Published in the Reporter 9th December 1916.


Private 6986 JAMES MELLOR of the 1/7th King's Liverpool Regiment, and formerly Pte. 4535 in the Ashton Territorials, is officially reported missing, but information has been received by his mother, Mrs. Mellor, of 6, Beaconsfield Street, Ryecroft, Ashton, that he has been killed. One chum says he saw Private MELLOR killed by a shell which killed eight men in all. If any soldier can give Mrs. Mellor any further details they will be gratefully welcome. Private MELLOR was 30 years of age. Before he joined the Ashton Territorials he worked at Messrs. Howe's Ltd, waste cleaners. He was transferred to the King's Liverpool Regiment some time ago. (James Mellor is recorded as having been killed in action on 25.9.16. He is recorded on the Thiepval Memorial to the missing).

Published in the Reporter 9th December 1916.


In football circles the news of the death of Sergeant 41425 CORNELIUS FINCH, secretary to the Dukinfield Football Club, will be received with sincere regret. He was in the Ashton Territorials when war was declared, and went out to Egypt with the battalion. In August last he was invalided to Malta, and on his becoming convalescent, he was granted leave of absence and came to England. He was in one of the Manchester hospitals for a few weeks, and he came home to Dukinfield for a short time. Seven weeks ago he went out to France, and he was killed in action a few weeks ago. Writing to Mr. and Mrs. Wagstaff, of the Nag's Head, Astley Street, the headquarters of the football club on October 10th, from France, he said: - "This is life, without a doubt. It is glorious to see how our lads take all hardships just like they take beer. Here we are all wet through to the skin, without the chance of a change, but never mind, better days will come again. We mean to try and add to the honour of the good old 9th". Prior to August 1914, Sergeant FINCH was a minder at Whittakers Mill, Hurst, and lived in Taylor Street, Dukinfield. He was the first secretary to the Dukinfield A.F.C. and was well known by all connected with local football. (Cornelius Finch was killed in action on 17.11.16. He is recorded on the Thiepval Memorial to the missing).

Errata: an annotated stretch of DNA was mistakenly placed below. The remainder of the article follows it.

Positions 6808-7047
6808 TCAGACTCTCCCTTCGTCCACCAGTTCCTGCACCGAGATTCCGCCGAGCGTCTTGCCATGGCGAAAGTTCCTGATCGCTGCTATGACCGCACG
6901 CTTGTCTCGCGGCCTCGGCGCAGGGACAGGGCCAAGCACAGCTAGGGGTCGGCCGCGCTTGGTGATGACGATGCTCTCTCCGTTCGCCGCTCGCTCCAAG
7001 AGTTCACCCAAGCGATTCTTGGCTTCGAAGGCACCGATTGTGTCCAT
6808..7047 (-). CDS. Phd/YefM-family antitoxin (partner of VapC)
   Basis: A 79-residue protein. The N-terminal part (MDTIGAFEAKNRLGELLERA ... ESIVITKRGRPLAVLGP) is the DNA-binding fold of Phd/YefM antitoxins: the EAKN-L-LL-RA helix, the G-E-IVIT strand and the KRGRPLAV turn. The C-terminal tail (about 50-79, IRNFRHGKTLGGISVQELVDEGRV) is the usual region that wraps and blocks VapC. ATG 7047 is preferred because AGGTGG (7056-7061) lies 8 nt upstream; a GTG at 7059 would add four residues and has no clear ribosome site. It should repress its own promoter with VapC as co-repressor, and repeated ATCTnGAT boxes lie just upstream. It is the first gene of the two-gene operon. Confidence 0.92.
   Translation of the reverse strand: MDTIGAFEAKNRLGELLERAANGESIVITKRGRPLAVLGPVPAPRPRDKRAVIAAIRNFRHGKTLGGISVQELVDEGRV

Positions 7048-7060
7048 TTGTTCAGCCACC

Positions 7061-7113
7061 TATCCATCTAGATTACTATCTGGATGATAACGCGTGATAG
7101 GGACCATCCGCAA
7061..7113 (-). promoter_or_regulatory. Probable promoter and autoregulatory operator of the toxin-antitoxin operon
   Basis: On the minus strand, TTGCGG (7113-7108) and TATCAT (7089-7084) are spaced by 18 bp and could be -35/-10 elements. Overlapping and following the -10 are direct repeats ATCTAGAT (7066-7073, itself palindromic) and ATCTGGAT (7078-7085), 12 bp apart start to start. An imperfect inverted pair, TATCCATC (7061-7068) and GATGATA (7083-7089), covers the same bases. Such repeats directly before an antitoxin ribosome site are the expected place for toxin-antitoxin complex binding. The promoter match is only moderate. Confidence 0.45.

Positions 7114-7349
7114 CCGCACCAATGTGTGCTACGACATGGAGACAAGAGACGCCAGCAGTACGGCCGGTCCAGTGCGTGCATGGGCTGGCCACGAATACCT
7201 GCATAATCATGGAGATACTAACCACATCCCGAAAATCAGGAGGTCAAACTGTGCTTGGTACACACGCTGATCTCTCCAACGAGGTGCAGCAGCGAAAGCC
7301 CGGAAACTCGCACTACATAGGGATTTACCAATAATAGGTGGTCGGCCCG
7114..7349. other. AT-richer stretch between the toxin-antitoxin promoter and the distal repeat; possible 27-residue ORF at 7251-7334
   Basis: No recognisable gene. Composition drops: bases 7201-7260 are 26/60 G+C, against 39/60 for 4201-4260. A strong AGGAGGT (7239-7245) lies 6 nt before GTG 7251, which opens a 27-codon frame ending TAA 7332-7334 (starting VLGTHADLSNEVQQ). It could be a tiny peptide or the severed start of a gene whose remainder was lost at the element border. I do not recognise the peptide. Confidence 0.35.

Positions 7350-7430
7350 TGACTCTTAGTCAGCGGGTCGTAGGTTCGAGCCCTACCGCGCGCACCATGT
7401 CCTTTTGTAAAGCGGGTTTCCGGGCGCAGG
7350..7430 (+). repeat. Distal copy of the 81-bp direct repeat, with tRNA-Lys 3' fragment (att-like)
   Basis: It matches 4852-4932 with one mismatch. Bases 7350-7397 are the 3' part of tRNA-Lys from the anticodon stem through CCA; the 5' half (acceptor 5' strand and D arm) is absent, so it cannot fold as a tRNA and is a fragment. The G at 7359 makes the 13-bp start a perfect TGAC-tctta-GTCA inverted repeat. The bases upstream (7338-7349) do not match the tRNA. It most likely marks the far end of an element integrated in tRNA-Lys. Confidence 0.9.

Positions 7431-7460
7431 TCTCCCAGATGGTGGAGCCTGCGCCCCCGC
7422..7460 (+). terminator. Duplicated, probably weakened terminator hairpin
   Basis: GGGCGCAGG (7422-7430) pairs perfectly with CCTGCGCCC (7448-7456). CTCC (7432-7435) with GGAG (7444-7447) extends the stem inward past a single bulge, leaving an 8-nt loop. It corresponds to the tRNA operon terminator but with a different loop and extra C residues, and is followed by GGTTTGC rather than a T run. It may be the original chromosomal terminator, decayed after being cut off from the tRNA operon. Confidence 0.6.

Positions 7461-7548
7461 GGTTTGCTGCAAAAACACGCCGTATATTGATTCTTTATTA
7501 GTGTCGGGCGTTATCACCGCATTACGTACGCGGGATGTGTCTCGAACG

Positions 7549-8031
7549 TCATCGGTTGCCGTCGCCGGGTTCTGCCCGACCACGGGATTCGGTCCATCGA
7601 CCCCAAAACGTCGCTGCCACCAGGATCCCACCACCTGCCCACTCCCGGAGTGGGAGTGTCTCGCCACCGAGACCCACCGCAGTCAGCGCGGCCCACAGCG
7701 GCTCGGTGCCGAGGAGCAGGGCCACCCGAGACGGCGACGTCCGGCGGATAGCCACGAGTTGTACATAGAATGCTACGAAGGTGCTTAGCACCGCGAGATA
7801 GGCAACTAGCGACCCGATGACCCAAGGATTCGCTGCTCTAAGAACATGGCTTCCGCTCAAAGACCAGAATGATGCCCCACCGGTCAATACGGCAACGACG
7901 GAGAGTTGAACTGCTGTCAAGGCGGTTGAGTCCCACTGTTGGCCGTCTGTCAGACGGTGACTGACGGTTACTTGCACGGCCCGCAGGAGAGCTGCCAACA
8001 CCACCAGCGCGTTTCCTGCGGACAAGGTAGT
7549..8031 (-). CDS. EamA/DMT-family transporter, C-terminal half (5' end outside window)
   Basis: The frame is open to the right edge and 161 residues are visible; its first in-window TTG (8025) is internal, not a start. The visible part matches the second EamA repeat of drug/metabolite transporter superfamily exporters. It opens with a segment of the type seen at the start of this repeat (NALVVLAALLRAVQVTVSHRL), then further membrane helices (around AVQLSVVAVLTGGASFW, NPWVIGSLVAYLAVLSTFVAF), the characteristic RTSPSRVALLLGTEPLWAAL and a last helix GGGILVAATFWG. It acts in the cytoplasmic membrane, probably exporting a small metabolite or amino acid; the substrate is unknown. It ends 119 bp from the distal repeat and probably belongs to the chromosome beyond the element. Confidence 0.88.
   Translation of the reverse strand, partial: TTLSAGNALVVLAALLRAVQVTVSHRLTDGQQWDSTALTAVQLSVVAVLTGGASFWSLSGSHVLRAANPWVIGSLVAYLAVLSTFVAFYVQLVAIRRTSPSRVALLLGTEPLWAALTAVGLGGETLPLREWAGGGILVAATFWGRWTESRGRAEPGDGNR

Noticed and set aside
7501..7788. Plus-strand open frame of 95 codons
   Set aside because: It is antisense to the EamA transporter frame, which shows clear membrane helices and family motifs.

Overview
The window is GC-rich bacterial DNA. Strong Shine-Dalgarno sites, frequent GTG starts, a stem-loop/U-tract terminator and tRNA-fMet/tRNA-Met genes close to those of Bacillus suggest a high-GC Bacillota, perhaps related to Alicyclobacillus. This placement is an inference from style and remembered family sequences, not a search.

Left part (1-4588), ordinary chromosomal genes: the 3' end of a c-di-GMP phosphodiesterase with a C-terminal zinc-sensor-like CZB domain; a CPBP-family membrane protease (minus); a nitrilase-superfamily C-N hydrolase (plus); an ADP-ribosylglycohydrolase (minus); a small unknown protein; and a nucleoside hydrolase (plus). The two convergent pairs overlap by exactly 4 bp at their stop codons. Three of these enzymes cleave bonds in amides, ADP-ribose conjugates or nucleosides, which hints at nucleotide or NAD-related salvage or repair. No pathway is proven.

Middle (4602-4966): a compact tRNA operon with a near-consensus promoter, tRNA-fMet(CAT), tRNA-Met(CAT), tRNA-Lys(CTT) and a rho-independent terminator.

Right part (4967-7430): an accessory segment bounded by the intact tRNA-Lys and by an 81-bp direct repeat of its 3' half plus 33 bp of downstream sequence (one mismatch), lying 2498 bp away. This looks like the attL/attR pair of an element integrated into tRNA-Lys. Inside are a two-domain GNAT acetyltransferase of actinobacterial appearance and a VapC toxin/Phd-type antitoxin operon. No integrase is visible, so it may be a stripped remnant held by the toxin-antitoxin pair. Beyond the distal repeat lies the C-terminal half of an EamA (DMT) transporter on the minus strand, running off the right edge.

The Headlines Published in the Reporter 16th December 1916.


Published in the Reporter 16th December 1916.


Mr. and Mrs. Martin, of 13, Sutherland Street, Ashton, have been officially notified that their son, Sergeant 41493 WILLIAM HENRY MARTIN, of the 9th Battalion, Manchester Regiment, was killed in action in France on November 17th. He was 23 years of age, and went out with the 1/9th Territorials to the Dardanelles. He was afterwards transferred to the 2/9th Territorials, and has been in France for about three months. He came over on a short furlough in August last. Previous to joining the army he was employed as a joiner, and served his time to that trade with Messrs. E. Marshall and Sons Ltd, of Ashton. As a youth he attended the Albion Day School, and latterly became associated with the St. Gabriels Sunday School at Cockbrook. He was also a member of the P.S.A. Brotherhood, and a regular attender of the Sunday Morning Bible Class, the members of which had sent him a parcel of comforts a few weeks ago. His younger brother, Private 3045 FRANK REUBEN MARTIN (Pictured) is a member of the 2/9th Battalion Manchester Regiment, and is serving with them in Egypt at present. (William Henry Martin is recorded on the Thiepval Memorial to the missing. *NOTE. There are errors in this newspaper article. William Henry Martin had transferred to the 2nd Manchester Regiment).

Published in the Reporter 30th December 1916.


Any information regarding Private 41516 WILLIAM RUSHWORTH, of the 2/9th Manchester Regiment, would be gratefully received by his parents, Mr. and Mrs. Rushworth, 16, King Street, Hurst, Ashton. Private RUSHWORTH was officially reported missing on December 20th. The last letter received from him was dated November 10th. Private RUSHWORTH went out to Egypt at the outbreak of war. He went through the Dardanelles campaign, was invalided home, and went out to France in September 1916. (William Rushworth was safe and well. He was officially reported as a POW).